Community Research and Development Information Service - CORDIS

Specific challenge: At a time when other major global players, such as China or South Korea, are stepping up their public diplomacy efforts around cultural issues, including science and education, cultural diplomacy is also of increasing interest in the European Union. While there is a strong history of cultural diplomacy both within Europe and between Europe and the wider world, a  number of recent initiatives have been launched by the European Commission and the European Parliament to reinforce the link between EU foreign and cultural policies. The Commission's "European Agenda for Culture in a Globalising World" has led to the establishment of a Member States' expert group on culture and external relations (taking China as a test case), which has delivered a report with recommendations. Following its 2011 resolution on “Cultural dimensions of EU external actions”, the European Parliament has launched a Preparatory Action on culture in external relations, implemented by the Commission. These initiatives are based on the assumption that European cultural heritage and the long-standing experience with protecting it, as well as European science, need to be promoted, and therefore included in a broader global strategy.

Effective and coherent EU cultural and science diplomacy cannot only be a major means of furthering inter-cultural dialogues with third countries and regions, but it can also help in promoting trade in (cultural) goods and services to and from the EU as a basis for building relationships.

Moreover, it provides a significant tool for projecting Europe's immensely rich and diverse cultural heritage to the world and of allowing the EU to contribute to the global governance of culture and science. Inversely, cultural and scientific exchanges can also contribute to facilitating diplomatic relations and cultural diplomacy can be (co-)delivered by actors in a “bottom up” manner.

Scope: Research should analyse and compare in depth EU and EU Member States’ bi- and multilateral cultural relations with major third countries and regions in EU's neighbourhood and beyond, as well as international organizations. It should emphasize the institutional set-up, aims, processes and contents of the EU's external cultural activities and how cultural issues are embedded into its external relations more generally as well as examine how successful these activities are in building relationships. As part of this exercise, science and technology cooperation - as significant complement of cultural diplomacy - should explicitly be examined. The role of the Council of Europe and the multilateral dimensions of global cultural relations within UNESCO should equally be investigated.

Special attention should be paid to the role of non-governmental and private sector organisations as well as cooperation of cultural professionals and scientists. Research could compare the EU and its Member States with other major, and often very active global players (e.g. the US, China or South Korea). The broader social, political and economic developments that EU activities in the cultural and scientific domain are embedded into should be accounted for when researching this issue.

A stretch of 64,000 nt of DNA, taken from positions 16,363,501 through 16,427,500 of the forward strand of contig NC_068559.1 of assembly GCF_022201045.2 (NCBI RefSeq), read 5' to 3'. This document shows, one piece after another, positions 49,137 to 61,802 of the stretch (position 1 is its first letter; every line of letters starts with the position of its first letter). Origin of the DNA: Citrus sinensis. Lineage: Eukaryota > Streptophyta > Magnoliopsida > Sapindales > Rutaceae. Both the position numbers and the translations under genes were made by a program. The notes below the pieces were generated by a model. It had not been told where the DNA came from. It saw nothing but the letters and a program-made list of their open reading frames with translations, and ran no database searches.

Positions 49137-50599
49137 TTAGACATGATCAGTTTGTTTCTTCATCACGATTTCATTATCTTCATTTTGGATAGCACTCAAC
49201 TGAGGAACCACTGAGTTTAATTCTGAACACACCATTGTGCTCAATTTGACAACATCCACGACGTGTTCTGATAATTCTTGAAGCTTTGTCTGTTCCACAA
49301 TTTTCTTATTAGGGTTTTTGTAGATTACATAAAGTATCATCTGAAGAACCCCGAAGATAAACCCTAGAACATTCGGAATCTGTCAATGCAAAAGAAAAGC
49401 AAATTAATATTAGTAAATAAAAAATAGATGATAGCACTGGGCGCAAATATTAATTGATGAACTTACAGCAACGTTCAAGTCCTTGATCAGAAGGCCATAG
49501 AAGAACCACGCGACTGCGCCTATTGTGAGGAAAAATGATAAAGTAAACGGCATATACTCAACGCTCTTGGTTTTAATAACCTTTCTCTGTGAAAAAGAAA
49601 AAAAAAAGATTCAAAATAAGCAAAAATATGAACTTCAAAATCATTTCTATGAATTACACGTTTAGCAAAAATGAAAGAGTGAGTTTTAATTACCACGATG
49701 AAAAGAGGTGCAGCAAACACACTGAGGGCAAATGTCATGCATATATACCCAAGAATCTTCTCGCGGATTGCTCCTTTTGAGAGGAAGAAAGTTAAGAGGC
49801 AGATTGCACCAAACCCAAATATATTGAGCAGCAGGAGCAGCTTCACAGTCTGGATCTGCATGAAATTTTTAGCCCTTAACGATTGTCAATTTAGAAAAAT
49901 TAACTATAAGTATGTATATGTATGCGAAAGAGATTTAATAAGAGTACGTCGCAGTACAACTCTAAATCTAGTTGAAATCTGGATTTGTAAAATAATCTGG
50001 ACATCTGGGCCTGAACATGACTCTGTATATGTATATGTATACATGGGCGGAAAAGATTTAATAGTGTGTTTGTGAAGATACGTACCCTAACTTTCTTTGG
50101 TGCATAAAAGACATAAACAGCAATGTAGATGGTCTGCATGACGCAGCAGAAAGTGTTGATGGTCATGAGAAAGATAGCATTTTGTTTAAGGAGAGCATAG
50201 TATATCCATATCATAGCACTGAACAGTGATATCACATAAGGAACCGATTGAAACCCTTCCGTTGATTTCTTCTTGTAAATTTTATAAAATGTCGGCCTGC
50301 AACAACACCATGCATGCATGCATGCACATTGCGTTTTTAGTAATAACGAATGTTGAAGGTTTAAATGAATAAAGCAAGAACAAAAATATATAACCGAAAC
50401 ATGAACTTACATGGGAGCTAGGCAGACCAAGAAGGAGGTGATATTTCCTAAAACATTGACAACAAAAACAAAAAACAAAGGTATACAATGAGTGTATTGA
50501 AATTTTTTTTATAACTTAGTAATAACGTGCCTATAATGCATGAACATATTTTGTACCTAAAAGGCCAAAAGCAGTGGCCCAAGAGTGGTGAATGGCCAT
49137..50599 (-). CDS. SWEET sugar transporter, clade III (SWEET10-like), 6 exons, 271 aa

The participation of international partners in proposals submitted to this call is encouraged.

The Commission considers that proposals requesting a contribution from the EU of between EUR 1.5 and 2.5 million would allow this specific challenge to be addressed appropriately. Nonetheless, this does not preclude submission and selection of proposals requesting other amounts.

Expected impact: Research that will look into the evolutionary nature of multiple cultural ties between Europe and specific countries and world regions, also from a historical perspective, is expected to furnish a critical overview of the existing EU and Member State external cultural and science policies. It will explore incentives for joint action and reveal possibilities for achieving synergies and coordination. It will highlight best practices and effective cooperation, but also inconsistences and shortcomings in political and economic terms. The findings will contribute to a better understanding of the potential for and challenges facing European Union cultural and scientific diplomacy and the embedding of culture into its external relations more widely. They will allow for drawing policy implications on the set-up, the role of different EU institutions and services in, as well as the contents and processes of such diplomacy.

Type of action: Research and innovation actions

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